Is the crisis in Ukraine triggering a shift from oligarchy to feudalism?
Weeks ago HRW and the NYT reported on forced labour in East Ukraine, an area held by DPR militias.  Citizens told they were obliged to work some days or weeks after they have been caught drunken, drinking beer in public, using illegal drugs. One man’s mistake was having gasoline in wartimes. The work of those ‘punishment brigades’ included cleaning streets, digging trenches or filling sandbags near the front line. According to a source of the NYT people are also being abused and held in basements for weeks.
The rebel commander, known by his nickname, Lukich, said he treated the detainees humanely. The practice achieves two objectives, he said, imposing the social rules infused with Russian Orthodox Christian values of the new state, while helping the city’s defenses. Drug addicts are summarily sentenced to trench digging. “If they cause some harm to society, we keep them here for 15 days, they live with us, they work, and they realize their mistakes.” NYT, 4/9/2014
Some days ago the Ukrainian Ministry of Social Policy announced to extend the list of ‘community service’ under martial law. It’s worth having a look at the formulations.  Citizens will be entered into fixed-term employment agreements without mandatory consent. It concerns mainly the part of the population which is able to work: students, self-employed (farmers) and unemployed ones. As frame for the new policy serves the term ‘labour service’.
Andrej Hunko a member of the German Bundestag and the Parliamentary Assembly of the Council of Europe states that Ukrainian paramilitaries and insurgents of DPR/LPR force civilians to labor. 
Civil rights, human trafficking and forced labor have been an issue in Ukraine since years. In this context the reports above should be read as a warning. If the concept of ‘people own people’ practiced by criminal organization spills over to governmental institutions in order to increase its resources and control, then the danger of ending up in a feudal society is high. I will roughly summarize how I come to this conclusion:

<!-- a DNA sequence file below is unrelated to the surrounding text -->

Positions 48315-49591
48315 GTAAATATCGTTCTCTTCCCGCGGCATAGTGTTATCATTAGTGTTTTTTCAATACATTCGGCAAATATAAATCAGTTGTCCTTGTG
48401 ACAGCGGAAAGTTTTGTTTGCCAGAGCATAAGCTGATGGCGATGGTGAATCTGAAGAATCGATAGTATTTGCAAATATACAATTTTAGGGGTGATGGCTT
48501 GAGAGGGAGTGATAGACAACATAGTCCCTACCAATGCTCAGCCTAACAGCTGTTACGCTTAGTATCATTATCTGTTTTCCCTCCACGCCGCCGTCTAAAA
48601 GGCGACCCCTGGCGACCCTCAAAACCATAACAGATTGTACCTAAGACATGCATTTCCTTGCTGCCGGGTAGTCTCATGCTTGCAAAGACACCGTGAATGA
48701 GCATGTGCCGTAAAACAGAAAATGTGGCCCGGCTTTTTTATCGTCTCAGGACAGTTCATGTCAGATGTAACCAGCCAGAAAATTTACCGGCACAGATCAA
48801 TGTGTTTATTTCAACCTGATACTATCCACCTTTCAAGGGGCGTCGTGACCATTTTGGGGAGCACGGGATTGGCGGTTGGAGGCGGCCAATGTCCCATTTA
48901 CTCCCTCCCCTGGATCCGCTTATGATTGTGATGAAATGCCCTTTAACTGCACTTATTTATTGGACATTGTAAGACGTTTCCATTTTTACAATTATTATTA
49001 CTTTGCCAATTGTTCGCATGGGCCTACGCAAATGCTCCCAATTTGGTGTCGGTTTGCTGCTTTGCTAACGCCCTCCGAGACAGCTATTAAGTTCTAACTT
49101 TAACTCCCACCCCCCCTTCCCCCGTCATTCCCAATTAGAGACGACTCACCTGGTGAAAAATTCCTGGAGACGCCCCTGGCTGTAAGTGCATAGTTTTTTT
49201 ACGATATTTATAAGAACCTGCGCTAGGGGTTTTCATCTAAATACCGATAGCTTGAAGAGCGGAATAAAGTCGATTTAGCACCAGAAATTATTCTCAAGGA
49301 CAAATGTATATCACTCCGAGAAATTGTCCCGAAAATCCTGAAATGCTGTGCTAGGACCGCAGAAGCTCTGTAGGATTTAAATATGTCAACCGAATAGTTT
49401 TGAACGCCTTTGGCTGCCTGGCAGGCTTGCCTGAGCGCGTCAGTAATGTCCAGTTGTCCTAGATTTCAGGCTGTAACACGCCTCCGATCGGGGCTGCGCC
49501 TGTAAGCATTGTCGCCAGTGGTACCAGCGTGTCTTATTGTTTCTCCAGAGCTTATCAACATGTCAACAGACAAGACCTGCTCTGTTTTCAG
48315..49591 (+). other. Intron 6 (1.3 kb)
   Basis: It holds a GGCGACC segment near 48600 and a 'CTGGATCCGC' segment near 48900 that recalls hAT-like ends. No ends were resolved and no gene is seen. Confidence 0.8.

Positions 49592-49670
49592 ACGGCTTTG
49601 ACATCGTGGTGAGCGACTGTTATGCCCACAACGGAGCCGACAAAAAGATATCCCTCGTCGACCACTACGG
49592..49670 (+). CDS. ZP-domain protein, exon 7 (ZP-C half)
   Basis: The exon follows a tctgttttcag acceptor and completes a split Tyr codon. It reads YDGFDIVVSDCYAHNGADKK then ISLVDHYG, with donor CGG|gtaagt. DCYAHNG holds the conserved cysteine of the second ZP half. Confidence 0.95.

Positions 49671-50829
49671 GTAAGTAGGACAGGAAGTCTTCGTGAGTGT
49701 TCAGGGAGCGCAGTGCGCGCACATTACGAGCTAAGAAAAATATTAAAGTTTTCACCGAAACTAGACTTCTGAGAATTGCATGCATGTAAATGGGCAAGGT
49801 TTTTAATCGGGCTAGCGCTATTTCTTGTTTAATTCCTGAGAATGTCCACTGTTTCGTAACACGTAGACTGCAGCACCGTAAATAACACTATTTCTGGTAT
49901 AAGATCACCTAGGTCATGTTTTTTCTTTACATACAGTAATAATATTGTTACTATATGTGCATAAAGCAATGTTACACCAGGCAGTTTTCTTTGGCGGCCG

1. It’s wartime, OK. Martial law is different to daily politics. There are unusual solutions for unusual times. Even democracies reduce civil rights in the face of war, ‘after war is over, we go back to normal’.
2. I don’t expect a soon ending in the Ukrainian conflict. In short: Interests and expectations of actors in the Ukrainian theatre are very disparate from each other; the distribution of resources and innovation in respect of warfare make sure that no player has the ability to take another player out of the game. At least not without cooperation with others. If there is no winner and no solution war goes on. If war goes on martial law goes on. Why?
3. The function of martial law is to increase security, stability and resources of the nation – and to ensure the political survival of the people in charge. Those elements become more scare the longer war goes on. If a ruling party needs to extract more of its already poor people in order to resist internal and external contenders, there is not much left to get than their absolute loyalty. Since this is happening in a oligarchic environment loyalty is bounded to the oligarchs personally rather than to institutions. If this happens systematically, it looks to me very much like feudalism – beyond any red line.
4. I suppose further that the degeneration of civil rights will be quicker and more selective in areas held by DPR/LPR and the Ukrainian paramilitaries. The rational is that the lack of institutions (or bureaucracy) needs to be compensated by personal decisions and loyalties. For the territory under control of the Ukrainian government I expect the transformation to feudalism slower but more systematically. If this scenario should turn out to be accurate we might soon see different developments of the Ukrainian state and the autonomous areas. This includes different definitions and practices of humanitarian standards allowing every actor to frame the others as morally degenerated.
In general we might expect a further blurring of political, military and economic affairs on the base of personalities and loyalties rather than on the rule of law.
The issue of forced labour concerns civilians on all sides and it makes visible a frightening process. In this respect it is a chance for the civil society (and its elites) to coordinate, formulate and communicate minimal standards of humanity in this kind of war. – The safety net of International Humanitarian Law is obviously torn apart. New calibrated best-practices of warfare, its implementation and monitoring allows to measure all parties’ actions by the same scale, no matter which color they wear. This helps rationalizing perceptions and therefore serves as a common ground for round tables and conflict management. Winter is coming.